Head lice and ticks: how to remove them?
Publication date: 06-10-2022
Updated on: 06-10-2022
Estimated reading time: 1 min
As small as they are insidious, they occur especially in hot weather: we are talking about lice and ticks, annoying and sometimes even dangerous parasites for humans. In particular, the tick bite should not be underestimated: despite being almost painless, it can lead to serious consequences for our health.
What are lice and what do they cause?
Head lice are small parasites that feed on human blood and cause annoying itching. They occur mainly on the scalp, hiding in the hair. The length or cleanliness of the foliage does not matter: they simply find a hospitable environment and deposit their eggs there.
Head lice have as their only consequence for humans itching and social discomfort.
How do you get lice?
Head pediculosis is defined as an infestation of lice on the head or other areas of the body. It is not a disease, but precisely an infestation that manifests itself greatly in the summer months, as lice reproduce quickly and migrate from one human being to another with great ease. The great reservoir remains preschools and elementary schools because of the great propensity of children to physical contact.
How to remove lice from hair?
Head pediculosis is never of quick and rapid resolution because the big pitfall remains the eggs (nits). In cases of established lice infestation, the following can be used:
- products in the form of Malathion-based shampoos, mousses, gels and sprays that cause respiratory paralysis of the parasite and also have some pediculocidal activity on eggs;
- products extracted from pyrethrum, such as tetramethrin, permethrin and phenothrin, which are most active on lice but little on nits;
- non-chemical plant-based products, such as dimethicone, which kill the parasite by suffocation.
Essential is the combination of these local therapies with the careful, daily mechanical removal of nits with an appropriate comb that has very dense, nondeformable teeth. This remains the crucial part that is often overlooked and makes the whole pediculosis eradication procedure extremely time-consuming and annoying.
If the procedure is performed consistently, it takes an average of 10-15 days to eradicate lice and nits.
Ticks: how to recognize them and where do they attach?
The ticks are only a few millimeters in size, are oval in shape, and have 8 little legs. Males are dark, a shade tending toward brown, while females are more gray. They have a mouthparts that allow them to sting the host on which they rest and suck its blood.
They are especially deposited on animals such as birds, rodents, foxes, reptile badgers, but also on pets such as dogs and cats, so it is important to take care of your pets' hygiene.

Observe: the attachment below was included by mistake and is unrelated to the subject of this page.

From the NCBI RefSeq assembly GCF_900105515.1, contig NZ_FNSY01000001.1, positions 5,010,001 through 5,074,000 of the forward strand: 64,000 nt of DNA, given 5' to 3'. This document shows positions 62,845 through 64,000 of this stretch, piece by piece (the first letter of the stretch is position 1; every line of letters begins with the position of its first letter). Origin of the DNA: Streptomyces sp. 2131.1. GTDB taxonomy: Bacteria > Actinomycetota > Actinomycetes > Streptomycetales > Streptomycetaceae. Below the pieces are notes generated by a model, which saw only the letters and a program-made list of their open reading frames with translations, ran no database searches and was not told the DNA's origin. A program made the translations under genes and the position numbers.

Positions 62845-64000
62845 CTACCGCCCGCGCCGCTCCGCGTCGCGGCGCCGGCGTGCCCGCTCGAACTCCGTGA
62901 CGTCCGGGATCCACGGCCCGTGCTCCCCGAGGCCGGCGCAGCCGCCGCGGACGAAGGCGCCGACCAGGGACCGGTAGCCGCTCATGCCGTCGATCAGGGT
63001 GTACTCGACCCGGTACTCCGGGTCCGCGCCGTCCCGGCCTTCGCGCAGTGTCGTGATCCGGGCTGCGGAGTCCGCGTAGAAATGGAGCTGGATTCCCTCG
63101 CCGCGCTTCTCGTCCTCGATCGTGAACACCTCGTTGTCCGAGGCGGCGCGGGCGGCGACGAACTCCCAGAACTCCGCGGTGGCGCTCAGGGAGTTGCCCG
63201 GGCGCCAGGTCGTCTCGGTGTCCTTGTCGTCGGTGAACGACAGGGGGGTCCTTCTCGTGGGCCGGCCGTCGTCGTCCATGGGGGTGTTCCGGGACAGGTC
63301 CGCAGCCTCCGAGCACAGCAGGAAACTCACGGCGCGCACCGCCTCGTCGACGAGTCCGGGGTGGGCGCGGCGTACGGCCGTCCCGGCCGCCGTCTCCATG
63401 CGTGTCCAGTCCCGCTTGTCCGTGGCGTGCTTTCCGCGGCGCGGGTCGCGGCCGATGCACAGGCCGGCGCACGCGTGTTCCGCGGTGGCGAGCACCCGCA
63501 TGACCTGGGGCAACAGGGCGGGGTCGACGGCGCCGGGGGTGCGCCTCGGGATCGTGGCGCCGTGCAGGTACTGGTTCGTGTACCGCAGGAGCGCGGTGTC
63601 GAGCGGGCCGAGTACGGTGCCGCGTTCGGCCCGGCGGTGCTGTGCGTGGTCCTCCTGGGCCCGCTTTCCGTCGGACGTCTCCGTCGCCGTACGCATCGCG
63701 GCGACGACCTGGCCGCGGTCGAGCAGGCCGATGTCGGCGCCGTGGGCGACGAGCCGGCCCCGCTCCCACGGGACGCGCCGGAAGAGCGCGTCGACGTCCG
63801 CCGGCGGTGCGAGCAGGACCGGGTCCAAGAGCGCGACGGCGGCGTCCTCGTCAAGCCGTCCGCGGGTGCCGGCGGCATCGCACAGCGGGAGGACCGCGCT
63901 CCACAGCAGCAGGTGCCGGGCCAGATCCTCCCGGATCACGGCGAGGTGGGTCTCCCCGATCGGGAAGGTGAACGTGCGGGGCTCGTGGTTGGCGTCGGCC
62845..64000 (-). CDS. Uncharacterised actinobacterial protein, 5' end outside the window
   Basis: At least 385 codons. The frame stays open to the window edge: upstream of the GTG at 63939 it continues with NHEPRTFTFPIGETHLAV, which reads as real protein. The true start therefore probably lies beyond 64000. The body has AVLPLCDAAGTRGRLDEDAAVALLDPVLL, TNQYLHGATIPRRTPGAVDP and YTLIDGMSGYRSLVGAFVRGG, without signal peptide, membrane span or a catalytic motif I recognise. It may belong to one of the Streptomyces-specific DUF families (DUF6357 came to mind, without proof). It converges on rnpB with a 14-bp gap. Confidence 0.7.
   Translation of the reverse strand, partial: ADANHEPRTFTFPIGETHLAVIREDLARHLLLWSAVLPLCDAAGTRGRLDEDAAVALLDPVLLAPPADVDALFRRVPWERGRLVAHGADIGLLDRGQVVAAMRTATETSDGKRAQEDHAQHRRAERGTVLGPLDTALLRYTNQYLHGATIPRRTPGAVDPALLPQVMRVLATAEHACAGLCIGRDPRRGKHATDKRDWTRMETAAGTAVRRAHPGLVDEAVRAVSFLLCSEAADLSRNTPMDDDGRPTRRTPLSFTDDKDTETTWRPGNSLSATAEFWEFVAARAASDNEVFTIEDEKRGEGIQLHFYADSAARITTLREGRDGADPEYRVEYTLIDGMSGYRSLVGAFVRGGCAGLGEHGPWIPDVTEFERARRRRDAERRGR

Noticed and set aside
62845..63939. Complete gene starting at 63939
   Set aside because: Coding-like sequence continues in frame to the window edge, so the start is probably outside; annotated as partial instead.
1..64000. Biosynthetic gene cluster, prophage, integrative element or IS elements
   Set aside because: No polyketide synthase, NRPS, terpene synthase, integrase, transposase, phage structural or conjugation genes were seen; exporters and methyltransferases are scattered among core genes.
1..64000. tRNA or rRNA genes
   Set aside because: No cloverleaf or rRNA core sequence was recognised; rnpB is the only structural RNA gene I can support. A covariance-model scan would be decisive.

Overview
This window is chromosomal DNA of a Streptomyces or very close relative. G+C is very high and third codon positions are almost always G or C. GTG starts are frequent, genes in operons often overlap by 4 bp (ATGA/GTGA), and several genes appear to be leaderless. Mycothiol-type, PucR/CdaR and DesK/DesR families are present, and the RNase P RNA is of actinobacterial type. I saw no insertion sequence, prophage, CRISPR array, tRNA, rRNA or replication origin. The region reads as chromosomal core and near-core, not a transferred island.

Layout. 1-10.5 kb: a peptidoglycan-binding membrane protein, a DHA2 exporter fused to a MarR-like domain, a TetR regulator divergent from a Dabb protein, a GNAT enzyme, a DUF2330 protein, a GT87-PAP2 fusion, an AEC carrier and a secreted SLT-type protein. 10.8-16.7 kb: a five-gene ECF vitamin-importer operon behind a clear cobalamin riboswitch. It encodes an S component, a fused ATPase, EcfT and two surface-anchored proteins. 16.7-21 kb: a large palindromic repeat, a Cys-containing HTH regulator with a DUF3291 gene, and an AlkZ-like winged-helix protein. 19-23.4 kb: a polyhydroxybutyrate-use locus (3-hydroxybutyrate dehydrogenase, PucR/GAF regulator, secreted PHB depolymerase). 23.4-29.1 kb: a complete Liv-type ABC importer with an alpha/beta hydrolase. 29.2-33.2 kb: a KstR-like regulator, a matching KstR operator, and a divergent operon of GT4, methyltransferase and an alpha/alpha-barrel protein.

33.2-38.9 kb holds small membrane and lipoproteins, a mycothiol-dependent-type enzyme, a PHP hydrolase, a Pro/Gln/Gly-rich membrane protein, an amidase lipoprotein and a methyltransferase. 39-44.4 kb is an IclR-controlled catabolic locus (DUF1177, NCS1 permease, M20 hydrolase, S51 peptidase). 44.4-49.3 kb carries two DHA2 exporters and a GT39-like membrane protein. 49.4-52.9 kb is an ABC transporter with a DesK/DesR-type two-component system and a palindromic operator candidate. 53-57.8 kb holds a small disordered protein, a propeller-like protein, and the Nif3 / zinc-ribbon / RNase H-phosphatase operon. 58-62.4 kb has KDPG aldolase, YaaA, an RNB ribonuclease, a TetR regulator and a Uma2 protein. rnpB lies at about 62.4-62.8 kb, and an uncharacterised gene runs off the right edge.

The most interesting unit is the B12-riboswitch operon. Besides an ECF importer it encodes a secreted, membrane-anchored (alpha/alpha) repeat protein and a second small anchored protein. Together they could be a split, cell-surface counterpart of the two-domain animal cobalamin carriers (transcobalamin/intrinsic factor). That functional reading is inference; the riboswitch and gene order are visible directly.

Sometimes, however, they choose the man and attach to:
- space between the toes.
If you walk through lawns with tall grass, it is good to always wear suitable shoes and long clothing, so as to lower the risk of coming into contact with ticks.
What diseases do ticks carry?
Ticks carry major diseases such as:
- Lyme disease, transmitted by the wood tick and found mostly in mountainous, forested areas,
- infectious fevers.
Mediterranean button fever, on the other hand, is transmitted by the dog tick and is common in very hot and dry areas, particularly in the south of our country.
The real problem is that biting completely painless, the tick bite is often not recognized and the diagnosis is made late, bringing with it quite a few unpleasant consequences for our health. This is because when biting, the tick emits a slightly anesthetic substance that does not make the bite feel.
How to remove a tick?
In the case of a tick bite, it is a good idea to remove the parasite from your skin as soon as possible, without crushing it, but with the help of tweezers, grasping it gently to avoid breaking. Once grasped, it may be helpful to rotate the tick to pull it out of the skin so that no parts of the animal remain inside skin.
Never remove it by hand or with the help of disinfectants. Only after removing it, the skin should be disinfected with hydrogen peroxide and the doctor should be consulted. It may be helpful to store the removed parasite in a closed jar and bring it to the nearest laboratory.
It will be necessary to monitor bite area for a month or so and check for possible changes in the skin in the area manifested by swelling, irritation, or in major cases by what is known as 'centrifugal erythema' and the possible appearance of fever. In the latter case, systemic antibiotic therapy will have to be evaluated with one's own physician.
Usually, however, the bite is not felt, and after a few hours or days of the critter sucking blood, it will detach from the host without serious consequences.